Ithaca College Quarterly 2004/2  

 

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Turn and Spin

Lee Bailey, The Sacred World: Encounters with the World's Religions (Upper Saddle River, N.J.: Pearson Education, 2004)
Bailey, an associate professor of philosophy and religion who has taught at the College for 20 years, edited the video selections of this CD introduction to the major world religions. The Sacred World explores a wide variety of faiths, including Judaism, Christianity, Islam, Hinduism, Buddhism, Confucianism/Taoism, Shinto, Sikhism, and Jainism. The CD-ROM is available both alone and bundled with college world religions textbooks.
     



(Mary) Anne Beier '78, Crispus Attucks: Hero of the Boston Massacre; The Supreme Court and the Judicial Branch; The Importance of Being an Active Citizen; and under the pen name of Sarah Penn, Nat Love: African American Cowboy (all titles from Rosen Publishing, New York, 2004)
The first two and the fourth of the prolific Anne Beier's 2004-released books are part of a series for children called "Primary Source of Famous People in American History"; the third is part of the series "A Primary Source Library of American Citizenship." Crispus Attucks tells the story of the former slave who in 1770 became the first black to die in the colonial fight against the British. The Supreme Court and the Judicial Branch explains how the federal and state judiciary systems function and how the appeal process works in determining which cases end up in the Supreme Court. The Importance of Being an Active Citizen is intended to instill a sense of civic duty in young readers, discussing the basics of citizenship, jury duty, voting, and military service. Nat Love tells of a man born in 1854 into slavery who went west after slavery was abolished, establishing a name for himself as a cowboy, crack pistol shot, and western legend.


 

Kristen (Momberger) Britain '87, First Rider's Call (New York: DAW Books, 2003)
First Rider's Call is the sequel to Britain's first book, Green Rider. A 600-page fantasy novel, it tells of the adventures of Karigan G'ladheon, a merchant's daughter who sets off on a dangerous, mystical journey after she runs across a dying messenger.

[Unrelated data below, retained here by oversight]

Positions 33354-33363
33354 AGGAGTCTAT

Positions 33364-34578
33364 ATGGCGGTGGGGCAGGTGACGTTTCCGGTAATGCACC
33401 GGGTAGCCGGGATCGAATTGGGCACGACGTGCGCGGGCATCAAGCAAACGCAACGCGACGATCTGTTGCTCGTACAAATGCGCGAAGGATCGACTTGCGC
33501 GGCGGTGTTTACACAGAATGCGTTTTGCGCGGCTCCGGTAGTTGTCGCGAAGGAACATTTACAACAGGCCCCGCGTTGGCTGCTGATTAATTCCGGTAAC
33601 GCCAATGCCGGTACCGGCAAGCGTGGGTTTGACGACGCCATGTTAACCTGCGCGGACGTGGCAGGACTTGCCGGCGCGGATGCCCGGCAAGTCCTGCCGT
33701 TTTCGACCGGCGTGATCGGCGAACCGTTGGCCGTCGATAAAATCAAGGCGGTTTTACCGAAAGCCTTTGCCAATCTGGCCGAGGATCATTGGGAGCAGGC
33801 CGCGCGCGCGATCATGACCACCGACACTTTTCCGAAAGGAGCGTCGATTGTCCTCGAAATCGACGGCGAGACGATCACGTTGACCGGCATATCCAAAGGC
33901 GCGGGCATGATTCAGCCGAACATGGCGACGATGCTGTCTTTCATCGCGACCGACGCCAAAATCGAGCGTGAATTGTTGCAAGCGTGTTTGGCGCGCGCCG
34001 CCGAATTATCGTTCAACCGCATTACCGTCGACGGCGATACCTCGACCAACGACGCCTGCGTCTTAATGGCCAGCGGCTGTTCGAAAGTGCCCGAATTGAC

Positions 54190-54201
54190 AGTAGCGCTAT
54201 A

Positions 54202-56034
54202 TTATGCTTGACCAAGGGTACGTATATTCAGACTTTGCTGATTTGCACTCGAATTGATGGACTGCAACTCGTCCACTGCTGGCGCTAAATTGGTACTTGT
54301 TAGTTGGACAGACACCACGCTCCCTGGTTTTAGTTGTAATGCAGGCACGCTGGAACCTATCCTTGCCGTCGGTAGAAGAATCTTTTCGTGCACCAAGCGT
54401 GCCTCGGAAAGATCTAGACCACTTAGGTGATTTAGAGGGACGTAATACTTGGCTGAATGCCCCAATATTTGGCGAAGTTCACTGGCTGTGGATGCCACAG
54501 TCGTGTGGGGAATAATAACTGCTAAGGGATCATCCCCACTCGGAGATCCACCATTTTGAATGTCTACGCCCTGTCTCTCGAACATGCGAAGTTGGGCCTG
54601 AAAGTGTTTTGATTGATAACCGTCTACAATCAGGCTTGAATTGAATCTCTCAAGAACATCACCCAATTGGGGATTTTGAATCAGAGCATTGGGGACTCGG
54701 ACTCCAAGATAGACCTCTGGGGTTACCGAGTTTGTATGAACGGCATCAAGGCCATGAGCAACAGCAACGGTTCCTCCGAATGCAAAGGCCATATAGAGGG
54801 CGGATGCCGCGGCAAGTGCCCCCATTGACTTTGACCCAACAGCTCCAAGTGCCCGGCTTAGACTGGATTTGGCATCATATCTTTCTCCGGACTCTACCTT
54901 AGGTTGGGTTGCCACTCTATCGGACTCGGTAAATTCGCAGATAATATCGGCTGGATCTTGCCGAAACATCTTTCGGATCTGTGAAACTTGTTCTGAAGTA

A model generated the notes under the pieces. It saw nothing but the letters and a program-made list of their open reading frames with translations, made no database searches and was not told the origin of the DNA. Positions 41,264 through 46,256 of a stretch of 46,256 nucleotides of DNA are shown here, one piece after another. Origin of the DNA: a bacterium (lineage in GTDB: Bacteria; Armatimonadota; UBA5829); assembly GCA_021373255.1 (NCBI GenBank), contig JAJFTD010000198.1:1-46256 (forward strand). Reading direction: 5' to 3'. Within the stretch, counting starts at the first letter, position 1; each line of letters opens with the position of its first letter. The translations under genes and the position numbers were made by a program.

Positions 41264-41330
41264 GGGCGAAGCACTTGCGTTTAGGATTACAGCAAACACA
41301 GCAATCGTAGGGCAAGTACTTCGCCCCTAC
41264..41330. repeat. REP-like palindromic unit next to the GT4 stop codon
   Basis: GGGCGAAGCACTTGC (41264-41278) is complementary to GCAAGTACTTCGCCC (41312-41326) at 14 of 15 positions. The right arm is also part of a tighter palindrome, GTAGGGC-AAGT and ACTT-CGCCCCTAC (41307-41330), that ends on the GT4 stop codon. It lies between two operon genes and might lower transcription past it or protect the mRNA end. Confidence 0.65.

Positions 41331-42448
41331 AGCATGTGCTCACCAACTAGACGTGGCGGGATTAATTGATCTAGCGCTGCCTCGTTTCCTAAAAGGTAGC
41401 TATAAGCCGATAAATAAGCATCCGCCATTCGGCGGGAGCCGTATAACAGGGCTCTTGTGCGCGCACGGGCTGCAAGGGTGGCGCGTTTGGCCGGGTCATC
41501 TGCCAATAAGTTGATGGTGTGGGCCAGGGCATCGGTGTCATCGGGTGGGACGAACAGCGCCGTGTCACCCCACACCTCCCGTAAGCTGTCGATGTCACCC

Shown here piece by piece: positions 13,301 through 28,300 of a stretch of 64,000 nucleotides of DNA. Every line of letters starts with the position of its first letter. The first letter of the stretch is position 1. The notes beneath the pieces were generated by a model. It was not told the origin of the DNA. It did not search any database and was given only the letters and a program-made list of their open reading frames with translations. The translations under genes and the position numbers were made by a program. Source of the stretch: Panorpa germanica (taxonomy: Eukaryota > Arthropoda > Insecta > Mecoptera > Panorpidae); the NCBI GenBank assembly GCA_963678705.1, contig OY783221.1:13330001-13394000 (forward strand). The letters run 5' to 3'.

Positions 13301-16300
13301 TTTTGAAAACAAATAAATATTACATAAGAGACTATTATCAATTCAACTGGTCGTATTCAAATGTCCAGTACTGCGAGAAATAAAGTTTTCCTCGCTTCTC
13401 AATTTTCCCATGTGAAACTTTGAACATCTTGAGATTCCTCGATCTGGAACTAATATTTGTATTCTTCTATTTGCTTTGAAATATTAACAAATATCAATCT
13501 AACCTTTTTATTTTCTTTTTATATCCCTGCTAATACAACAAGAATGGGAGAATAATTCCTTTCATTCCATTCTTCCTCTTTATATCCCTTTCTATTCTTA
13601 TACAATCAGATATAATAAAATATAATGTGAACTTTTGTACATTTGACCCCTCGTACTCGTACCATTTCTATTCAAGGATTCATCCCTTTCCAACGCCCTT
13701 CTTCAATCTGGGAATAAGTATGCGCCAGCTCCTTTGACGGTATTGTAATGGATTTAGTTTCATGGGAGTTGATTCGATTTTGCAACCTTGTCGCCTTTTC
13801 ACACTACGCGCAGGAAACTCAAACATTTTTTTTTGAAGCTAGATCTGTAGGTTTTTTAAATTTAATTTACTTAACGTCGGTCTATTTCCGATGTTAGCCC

Bradley Fenton '97, Stumbling Naked in the Dark: Overcoming Mistakes Men Make with Women (Victoria, B. C.: Trafford Publishing, 2003)
Fenton, a business consultant, offers dating advice that he says will dramatically improve men's social lives. He believes that if men can alleviate the stress and pressure associated with dating, they will become more relaxed and attractive to women.
 

Harvey Fireside, Separate and Unequal (New York: Carroll & Graf, 2004)
In prolific author Fireside's latest publication, he focuses on the Supreme Court decision Plessy v. Ferguson, which set up legalized segregation until that was reversed by Brown v. Board of Education in 1954. The final chapter analyzes continuing disparities in higher education in the wake of the 2003 Michigan University cases. Fireside is Dana Professor of Politics Emeritus at Ithaca College and a visiting professor at the Einaudi Center at Cornell University.
 

Tracy Hayden Hemmingway '90, The Magic Flower (Victoria, B. C.: Trafford Publishing, 2003)
Hemmingway, who is currently a freelance video and live-show producer, started writing this 16-page children's book when she was in fifth grade; she is also its illustrator. The book is about a little girl who finds a kitten that magically turns into a flower.
 

Mark W. Holdren '65, Spirit Wolf (Bloomington, Ind.: 1st Books, 2004)
Spirit Wolf explores the connection between the lure of wild, unspoiled places and nature's ability to strengthen and heal the human body and soul. The setting is a legendary Adirondack lodge in the heart of wilderness, where the call of a phantom wolf leads a nine-year-old blind boy on a mystic journey.
 

Timothy A. Johnson, Foundations of Diatonic Theory (Emeryville, Calif.: Key College Publishing, 2003)
The culmination of eight years of research supported by grants from the National Science Foundation and the National Endowment for the Humanities, this introductory textbook approaches the building blocks of music theory from a mathematical perspective. Johnson, an assistant professor of music theory at IC, illuminates and simplifies recent theoretical discoveries and presents advanced ideas in a way that allows lay readers to discover how music works.
 

Greg O. McCrary '67, with Katherine Ramsland, The Unknown Darkness: Profiling Predators among Us (New York: HarperCollins, 2003)